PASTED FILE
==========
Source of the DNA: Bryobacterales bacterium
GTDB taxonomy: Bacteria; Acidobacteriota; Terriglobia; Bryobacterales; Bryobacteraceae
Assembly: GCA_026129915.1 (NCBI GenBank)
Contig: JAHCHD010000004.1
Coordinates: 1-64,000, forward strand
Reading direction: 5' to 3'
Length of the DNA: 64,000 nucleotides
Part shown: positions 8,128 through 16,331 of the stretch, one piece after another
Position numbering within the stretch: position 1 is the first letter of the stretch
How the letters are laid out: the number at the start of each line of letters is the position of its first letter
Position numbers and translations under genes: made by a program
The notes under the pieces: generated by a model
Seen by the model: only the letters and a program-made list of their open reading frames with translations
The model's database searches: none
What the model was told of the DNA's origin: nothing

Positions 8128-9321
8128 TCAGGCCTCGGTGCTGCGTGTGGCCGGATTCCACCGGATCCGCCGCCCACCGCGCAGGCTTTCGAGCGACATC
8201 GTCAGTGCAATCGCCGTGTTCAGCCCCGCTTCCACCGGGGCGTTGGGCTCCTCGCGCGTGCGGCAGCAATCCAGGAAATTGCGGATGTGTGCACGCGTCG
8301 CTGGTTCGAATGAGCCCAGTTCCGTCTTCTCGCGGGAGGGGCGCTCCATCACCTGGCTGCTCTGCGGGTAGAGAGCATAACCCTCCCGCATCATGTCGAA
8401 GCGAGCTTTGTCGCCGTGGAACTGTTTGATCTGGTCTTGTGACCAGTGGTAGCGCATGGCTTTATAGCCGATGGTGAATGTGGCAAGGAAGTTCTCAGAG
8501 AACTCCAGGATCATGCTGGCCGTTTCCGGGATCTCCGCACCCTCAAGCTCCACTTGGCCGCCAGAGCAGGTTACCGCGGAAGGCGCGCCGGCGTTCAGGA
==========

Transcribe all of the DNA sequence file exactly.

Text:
Source of the DNA: Bryobacterales bacterium
GTDB taxonomy: Bacteria; Acidobacteriota; Terriglobia; Bryobacterales; Bryobacteraceae
Assembly: GCA_026129915.1 (NCBI GenBank)
Contig: JAHCHD010000004.1
Coordinates: 1-64,000, forward strand
Reading direction: 5' to 3'
Length of the DNA: 64,000 nucleotides
Part shown: positions 8,128 through 16,331 of the stretch, one piece after another
Position numbering within the stretch: position 1 is the first letter of the stretch
How the letters are laid out: the number at the start of each line of letters is the position of its first letter
Position numbers and translations under genes: made by a program
The notes under the pieces: generated by a model
Seen by the model: only the letters and a program-made list of their open reading frames with translations
The model's database searches: none
What the model was told of the DNA's origin: nothing

Positions 8128-9321
8128 TCAGGCCTCGGTGCTGCGTGTGGCCGGATTCCACCGGATCCGCCGCCCACCGCGCAGGCTTTCGAGCGACATC
8201 GTCAGTGCAATCGCCGTGTTCAGCCCCGCTTCCACCGGGGCGTTGGGCTCCTCGCGCGTGCGGCAGCAATCCAGGAAATTGCGGATGTGTGCACGCGTCG
8301 CTGGTTCGAATGAGCCCAGTTCCGTCTTCTCGCGGGAGGGGCGCTCCATCACCTGGCTGCTCTGCGGGTAGAGAGCATAACCCTCCCGCATCATGTCGAA
8401 GCGAGCTTTGTCGCCGTGGAACTGTTTGATCTGGTCTTGTGACCAGTGGTAGCGCATGGCTTTATAGCCGATGGTGAATGTGGCAAGGAAGTTCTCAGAG
8501 AACTCCAGGATCATGCTGGCCGTTTCCGGGATCTCCGCACCCTCAAGCTCCACTTGGCCGCCAGAGCAGGTTACCGCGGAAGGCGCGCCGGCGTTCAGGA